Guy Ritchie returns with an unexpectedly good remake of the classic tv show.
|"Damn. Look at all the hookers|
hanging out around the corner!"
August is usually the dumping ground for movie studios. It’s pretty rare that a film released in August will be anything to write home about. Just last weekend we got bent over by the Fantastic Four. “Here’s your boredom. That’ll be ten bucks, please.” So it was with some trepidation, despite very promising trailers and a director who seems to be on a roll, that I sat down to watch The Man From U.N.C.L.E. (Disclaimer: I’ve never seen the television show this film is derived from.) My apprehension was dispelled within minutes of Guy Ritchie’s fiercely entertaining and uproariously funny take on the Cold War spy espionage genre. This is one of the best films of the summer.
The action scenes are certainly anything but cliche. Ritchie uses music of the period for such ironical passages of action staging that you have no choice but to sit back and be amazed at how much fun you’re having not watching stuff explode. So many directors use visual effects and a large budget to throw everything but the kitchen sink at the camera. Ritchie approaches every sequence from a comedic point of view. He restrains himself, keeping the focus on the characters, and especially on the laughs. But when the time comes to blow stuff up real good, The Man From U.N.C.L.E. does not disappoint there either, and it means more because we actually give a damn about the people being shot at.
Henry Cavill is perfectly cast as the CIA operative, Napoleon Solo (that really is an amazing spy name). With this performance he officially becomes a movie star. Granted, the stigma of being Superman will undoubtedly follow him around for the rest of his life, but here we can see a side of Cavill that hasn’t yet been seen. He’s appropriately suave, commanding, debonair, and funny as hell. Across the Iron Curtain, Armie Hammer reminds us why Disney thought he was a sure thing in The Lone Ranger — because he is terrific in the right role, and this one is spot on. Alicia Vikander delivers a breakout performance as Gaby. She’s vulnerable but she’s no push over, and we can add her to the list of kick-ass women that 2015 has brought us on the screen. Jared Harris also finds his inner George C. Scott with a supporting performance and an American accent that feels almost psychically channeled from this bygone era.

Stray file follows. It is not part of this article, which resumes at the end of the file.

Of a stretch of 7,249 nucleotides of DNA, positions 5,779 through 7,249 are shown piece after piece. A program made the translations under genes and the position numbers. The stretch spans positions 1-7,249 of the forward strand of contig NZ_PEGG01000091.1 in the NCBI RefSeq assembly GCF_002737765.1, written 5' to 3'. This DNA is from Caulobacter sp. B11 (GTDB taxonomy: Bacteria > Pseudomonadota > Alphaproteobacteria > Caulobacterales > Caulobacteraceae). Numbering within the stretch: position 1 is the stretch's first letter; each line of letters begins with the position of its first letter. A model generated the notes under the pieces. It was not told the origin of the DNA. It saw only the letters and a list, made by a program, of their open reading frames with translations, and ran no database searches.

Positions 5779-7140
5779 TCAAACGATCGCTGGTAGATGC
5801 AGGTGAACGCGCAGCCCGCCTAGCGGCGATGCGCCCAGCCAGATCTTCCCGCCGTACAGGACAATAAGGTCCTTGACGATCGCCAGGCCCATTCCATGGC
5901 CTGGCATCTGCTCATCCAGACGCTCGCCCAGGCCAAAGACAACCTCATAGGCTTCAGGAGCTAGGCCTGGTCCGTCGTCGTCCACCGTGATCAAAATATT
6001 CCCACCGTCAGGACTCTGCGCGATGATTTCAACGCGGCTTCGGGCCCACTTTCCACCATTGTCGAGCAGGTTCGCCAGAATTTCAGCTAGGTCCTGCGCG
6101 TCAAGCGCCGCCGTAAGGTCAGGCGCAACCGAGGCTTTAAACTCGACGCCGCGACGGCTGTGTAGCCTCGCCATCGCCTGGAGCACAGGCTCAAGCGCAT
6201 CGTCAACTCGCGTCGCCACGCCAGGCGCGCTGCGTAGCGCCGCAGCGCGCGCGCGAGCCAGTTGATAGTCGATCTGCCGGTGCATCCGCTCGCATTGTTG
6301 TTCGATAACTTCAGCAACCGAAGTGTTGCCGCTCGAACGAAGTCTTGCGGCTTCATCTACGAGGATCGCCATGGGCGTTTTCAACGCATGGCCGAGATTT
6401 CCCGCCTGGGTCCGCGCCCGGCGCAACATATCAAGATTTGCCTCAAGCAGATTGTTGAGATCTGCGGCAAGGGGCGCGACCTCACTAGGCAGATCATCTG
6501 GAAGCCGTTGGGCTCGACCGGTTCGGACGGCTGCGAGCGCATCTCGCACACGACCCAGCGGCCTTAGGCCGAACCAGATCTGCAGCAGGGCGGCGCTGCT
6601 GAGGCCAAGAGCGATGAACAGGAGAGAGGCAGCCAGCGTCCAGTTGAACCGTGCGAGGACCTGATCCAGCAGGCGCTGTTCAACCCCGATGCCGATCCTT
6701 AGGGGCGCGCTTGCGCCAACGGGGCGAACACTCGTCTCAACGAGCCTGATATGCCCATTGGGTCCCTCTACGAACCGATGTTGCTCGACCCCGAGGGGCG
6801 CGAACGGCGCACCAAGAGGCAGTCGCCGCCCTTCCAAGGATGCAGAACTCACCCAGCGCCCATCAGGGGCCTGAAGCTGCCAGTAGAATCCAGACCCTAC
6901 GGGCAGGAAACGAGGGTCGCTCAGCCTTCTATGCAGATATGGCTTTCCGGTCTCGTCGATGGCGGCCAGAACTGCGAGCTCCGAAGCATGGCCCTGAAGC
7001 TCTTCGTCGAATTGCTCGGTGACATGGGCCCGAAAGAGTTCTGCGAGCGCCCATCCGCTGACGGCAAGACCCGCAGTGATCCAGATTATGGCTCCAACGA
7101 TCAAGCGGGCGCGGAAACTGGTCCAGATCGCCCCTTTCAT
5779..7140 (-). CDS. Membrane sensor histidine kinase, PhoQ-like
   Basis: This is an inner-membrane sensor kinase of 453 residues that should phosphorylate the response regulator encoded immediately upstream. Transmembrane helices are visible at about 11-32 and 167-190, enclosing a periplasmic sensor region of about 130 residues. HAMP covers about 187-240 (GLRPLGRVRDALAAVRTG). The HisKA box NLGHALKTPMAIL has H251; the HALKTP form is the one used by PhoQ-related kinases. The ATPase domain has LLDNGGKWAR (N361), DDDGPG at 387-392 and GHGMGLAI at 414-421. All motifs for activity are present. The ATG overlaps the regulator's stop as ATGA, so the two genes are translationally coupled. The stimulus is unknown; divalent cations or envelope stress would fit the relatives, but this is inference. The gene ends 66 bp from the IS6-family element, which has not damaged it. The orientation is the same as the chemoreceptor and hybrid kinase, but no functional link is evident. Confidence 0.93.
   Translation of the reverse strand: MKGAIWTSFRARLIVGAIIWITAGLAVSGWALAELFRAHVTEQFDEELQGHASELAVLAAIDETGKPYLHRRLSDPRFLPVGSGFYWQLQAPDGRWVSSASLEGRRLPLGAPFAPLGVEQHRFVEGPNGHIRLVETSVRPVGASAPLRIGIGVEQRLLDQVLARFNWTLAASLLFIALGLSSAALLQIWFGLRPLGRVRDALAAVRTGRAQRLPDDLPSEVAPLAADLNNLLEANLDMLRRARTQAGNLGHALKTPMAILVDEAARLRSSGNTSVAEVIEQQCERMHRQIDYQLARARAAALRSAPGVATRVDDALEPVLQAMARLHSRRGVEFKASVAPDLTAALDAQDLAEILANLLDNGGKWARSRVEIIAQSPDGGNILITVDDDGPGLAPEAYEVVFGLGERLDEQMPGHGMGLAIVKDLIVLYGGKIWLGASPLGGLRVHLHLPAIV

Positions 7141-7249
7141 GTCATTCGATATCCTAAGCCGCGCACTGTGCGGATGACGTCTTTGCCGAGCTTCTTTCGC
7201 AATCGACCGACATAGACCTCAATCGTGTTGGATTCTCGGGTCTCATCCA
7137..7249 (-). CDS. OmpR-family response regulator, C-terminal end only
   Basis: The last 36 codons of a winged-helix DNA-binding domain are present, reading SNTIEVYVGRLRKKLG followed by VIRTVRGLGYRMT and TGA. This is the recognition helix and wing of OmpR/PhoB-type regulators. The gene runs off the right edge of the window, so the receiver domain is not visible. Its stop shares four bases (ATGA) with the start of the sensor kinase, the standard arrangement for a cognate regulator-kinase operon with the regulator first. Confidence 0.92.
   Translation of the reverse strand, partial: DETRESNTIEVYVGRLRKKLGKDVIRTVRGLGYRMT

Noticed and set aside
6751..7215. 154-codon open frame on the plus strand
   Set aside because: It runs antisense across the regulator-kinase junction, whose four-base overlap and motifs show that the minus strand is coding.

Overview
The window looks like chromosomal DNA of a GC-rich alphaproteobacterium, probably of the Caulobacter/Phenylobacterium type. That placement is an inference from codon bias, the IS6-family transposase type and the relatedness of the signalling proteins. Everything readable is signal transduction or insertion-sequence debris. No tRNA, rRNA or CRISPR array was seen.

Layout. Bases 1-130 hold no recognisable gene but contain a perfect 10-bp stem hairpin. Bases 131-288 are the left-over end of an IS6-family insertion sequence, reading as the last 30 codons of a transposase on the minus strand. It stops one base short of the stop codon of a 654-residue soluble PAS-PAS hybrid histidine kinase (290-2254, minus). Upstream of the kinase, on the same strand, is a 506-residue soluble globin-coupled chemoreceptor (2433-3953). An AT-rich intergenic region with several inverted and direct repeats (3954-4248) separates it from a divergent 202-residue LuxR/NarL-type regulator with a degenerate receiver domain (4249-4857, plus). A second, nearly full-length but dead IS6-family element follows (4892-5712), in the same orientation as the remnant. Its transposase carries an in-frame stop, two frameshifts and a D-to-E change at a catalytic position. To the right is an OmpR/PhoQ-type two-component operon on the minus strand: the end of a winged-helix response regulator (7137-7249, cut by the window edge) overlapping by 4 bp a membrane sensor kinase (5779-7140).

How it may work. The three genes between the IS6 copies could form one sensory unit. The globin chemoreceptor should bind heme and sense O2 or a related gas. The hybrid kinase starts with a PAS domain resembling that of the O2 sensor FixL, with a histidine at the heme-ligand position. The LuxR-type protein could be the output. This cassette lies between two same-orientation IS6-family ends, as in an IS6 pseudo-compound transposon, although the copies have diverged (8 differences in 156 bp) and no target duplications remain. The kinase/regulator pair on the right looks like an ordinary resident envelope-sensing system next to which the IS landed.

|"We're waiting for pancakes!|
The service in this place sucks!"
Ultimately, the biggest pleasure of this film really is its simplicity. Ritchie and his co-writer Lionel Wigram have created an old fashioned spy thriller comedy that, in the mere act of being old fashioned, feels fresh and invigorated from go. The story is set, the pieces are put in place, Ritchie pulls the rip cord and lets his actors loose. It never feels overwrought, convoluted or weighed down under the invisible pressure of trying to stay two steps ahead of the audience. This is a film that is driven by performance and dialogue, so despite the embedded machinations required for the genre, it feels free-formed and untouched by the usual studio meddling. Guy Ritchie has clearly earned his stripes with his blockbuster Sherlock Holmes series, so this must have been his gift from Warner Brothers. This is how it feels to experience a film when the director has the budget and the freedom to use his style however he wants. Sign me up for another. We officially forgive him for Swept Away.
- Blake O. Kleiner